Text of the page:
“Acting is fine as a hobby, Sheevu, but not as a career. Do something sensible.” Daddy would say.

Oh, by the way, my paternal grandfather was once the president of the Indian Motion Picture Producers’ Association, no big deal. THAT’S RIGHT. My father’s father was in the movie business in Bombay. Daddy never spoke much about that except to say that he was the one son who didn’t take an interest in performing, while his 2 older brothers were more involved. My dad’s oldest brother once said to me, “If you love acting, keep doing it.” I once saw him in a play during a visit to India. The image of him up on stage is still crystal clear in my mind. There was a comfort in realizing that this pull to acting was in my blood. 

From college through my career as a Merchandise Planner (calm down), I felt like a fraud. I looked around and saw my peers and friends making strides with career or advanced degrees; following their purpose. And there I was, sitting in my various cubicles, constantly letting fear win. I did have a few moments along the way where I said, “Okay, I’m just going to do it, I’m going to be an actor,” and almost immediately I could imagine the looks of judgement and hear condescending remarks from people I call my “life-doubters” (more on that in another entry). 

After years of being consumed by cowardice along with my career mediocrity, I plunged into a dark place of shame. I’d rewind my life and take inventory (ironic) of all my failures, from my squandered college years to messing up a dashboard metrics report (whew, is it hot in here?) at work the previous week. I was almost angry that my talents didn’t reside in the practical areas in which I was trying so hard to assimilate. I felt lazy and useless. I felt worthless.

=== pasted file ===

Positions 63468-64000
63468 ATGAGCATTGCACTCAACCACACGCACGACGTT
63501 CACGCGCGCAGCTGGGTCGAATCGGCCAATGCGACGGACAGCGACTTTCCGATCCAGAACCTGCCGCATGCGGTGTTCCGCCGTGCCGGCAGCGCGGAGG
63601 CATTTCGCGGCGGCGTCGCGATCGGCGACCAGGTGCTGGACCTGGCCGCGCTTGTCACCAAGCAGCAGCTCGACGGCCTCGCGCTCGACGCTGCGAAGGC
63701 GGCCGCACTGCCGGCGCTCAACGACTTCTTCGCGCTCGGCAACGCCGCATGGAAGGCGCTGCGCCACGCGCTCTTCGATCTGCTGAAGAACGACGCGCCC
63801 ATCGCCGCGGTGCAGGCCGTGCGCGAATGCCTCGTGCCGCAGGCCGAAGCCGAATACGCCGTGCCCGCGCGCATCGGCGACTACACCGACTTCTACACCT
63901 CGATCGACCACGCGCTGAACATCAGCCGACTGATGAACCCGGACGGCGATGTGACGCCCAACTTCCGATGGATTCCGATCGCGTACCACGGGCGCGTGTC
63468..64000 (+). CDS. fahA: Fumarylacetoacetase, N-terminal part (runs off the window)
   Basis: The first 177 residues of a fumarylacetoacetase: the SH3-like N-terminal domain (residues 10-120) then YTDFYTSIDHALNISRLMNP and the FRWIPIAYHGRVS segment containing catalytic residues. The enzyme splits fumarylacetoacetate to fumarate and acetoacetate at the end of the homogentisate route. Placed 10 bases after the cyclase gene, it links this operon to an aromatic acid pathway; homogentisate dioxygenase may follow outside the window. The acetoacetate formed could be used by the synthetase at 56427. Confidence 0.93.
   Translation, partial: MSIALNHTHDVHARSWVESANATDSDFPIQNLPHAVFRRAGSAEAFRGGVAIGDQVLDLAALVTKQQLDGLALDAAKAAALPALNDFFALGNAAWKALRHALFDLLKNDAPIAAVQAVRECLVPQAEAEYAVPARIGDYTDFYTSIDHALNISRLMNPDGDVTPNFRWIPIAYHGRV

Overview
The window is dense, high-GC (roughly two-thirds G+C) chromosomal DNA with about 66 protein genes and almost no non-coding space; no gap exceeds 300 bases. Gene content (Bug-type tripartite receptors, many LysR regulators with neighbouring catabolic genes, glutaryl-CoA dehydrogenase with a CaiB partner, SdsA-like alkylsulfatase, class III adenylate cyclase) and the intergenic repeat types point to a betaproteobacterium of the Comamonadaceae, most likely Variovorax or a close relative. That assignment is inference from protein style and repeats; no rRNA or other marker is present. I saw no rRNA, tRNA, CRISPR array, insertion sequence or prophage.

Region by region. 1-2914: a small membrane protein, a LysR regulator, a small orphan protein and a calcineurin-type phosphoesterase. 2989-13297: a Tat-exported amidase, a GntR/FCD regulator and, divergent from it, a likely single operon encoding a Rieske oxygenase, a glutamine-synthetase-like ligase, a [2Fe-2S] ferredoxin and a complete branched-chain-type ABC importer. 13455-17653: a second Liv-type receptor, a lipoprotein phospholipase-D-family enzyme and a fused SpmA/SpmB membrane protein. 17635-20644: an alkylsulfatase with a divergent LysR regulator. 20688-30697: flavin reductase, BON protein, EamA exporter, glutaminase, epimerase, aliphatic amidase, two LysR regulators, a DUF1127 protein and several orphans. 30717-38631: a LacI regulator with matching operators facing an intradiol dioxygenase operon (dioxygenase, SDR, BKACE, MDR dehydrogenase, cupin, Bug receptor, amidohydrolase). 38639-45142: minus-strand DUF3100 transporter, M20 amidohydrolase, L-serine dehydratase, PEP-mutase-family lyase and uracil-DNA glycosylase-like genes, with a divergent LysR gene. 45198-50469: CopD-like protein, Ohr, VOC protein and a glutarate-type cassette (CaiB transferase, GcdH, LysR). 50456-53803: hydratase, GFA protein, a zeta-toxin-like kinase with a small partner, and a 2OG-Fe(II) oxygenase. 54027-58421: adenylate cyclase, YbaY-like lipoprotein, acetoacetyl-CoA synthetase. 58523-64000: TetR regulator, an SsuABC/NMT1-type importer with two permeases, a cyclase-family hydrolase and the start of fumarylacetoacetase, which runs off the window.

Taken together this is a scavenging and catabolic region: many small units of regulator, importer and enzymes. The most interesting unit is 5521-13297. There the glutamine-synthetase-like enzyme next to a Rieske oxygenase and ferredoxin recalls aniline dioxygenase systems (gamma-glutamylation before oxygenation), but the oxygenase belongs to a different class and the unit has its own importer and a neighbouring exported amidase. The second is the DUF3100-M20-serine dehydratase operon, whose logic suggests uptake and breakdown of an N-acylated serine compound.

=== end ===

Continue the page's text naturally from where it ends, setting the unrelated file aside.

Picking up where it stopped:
Here’s a piece of advice: If you get compliments about the same things your whole life, BELIEVE THEM. For me, it was, “You are so funny!” or “You’re a great actor,” or “Wow, I love your writing,” or “Damn girl, where’d you learn to salsa dance like that?” Okay, the last one only happened once at a Salsa Club and I’m pretty sure the guy was trying to lure me back to his place, but if I’m being honest, I REALLY want to be a fantastic salsa dancer.

After I had my daughter, I woke up. While the fear didn’t completely go away, I was just DONE with self-pity. My fears had nothing to do with my parents, or from naysayers who told me I’d never succeed. It was all me. I was the biggest naysayer of all. Why the hell was I denying my creative side? Why was I forcing myself into a career that, not only was I not passionate about, but I was pretty shitty at. Trust me, you don’t want me behind a desk entering data to make sure your Dad's Carhartt jeans are in stock. Chances are, I’d mess up and he’d be pants-less. My value in this world is on a stage, screen or writing something to brighten your day.